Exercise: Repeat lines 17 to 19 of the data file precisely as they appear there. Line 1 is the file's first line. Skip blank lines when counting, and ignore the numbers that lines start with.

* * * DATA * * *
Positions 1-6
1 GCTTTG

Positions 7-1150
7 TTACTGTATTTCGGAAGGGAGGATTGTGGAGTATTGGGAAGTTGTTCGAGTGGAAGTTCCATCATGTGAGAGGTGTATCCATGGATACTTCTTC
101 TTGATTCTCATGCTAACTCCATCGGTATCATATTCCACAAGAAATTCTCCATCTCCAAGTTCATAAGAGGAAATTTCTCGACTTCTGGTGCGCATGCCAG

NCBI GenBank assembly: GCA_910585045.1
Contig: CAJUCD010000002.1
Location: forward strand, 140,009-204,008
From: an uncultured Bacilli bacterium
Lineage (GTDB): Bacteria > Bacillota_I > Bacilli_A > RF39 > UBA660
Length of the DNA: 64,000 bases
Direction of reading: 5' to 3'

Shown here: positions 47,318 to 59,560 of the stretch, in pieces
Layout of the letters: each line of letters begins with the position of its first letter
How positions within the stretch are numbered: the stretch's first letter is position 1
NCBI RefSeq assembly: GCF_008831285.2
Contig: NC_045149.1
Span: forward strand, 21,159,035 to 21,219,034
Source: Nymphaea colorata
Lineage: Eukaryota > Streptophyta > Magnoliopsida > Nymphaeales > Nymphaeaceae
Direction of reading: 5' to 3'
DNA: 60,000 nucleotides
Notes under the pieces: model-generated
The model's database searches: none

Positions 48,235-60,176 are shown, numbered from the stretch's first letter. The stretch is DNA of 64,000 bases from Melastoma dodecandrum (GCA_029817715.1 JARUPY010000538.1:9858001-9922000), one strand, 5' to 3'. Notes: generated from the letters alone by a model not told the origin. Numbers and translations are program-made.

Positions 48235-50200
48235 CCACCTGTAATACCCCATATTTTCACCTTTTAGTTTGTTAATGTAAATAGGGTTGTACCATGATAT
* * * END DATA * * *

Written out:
Contig: NC_045149.1
Span: forward strand, 21,159,035 to 21,219,034
Source: Nymphaea colorata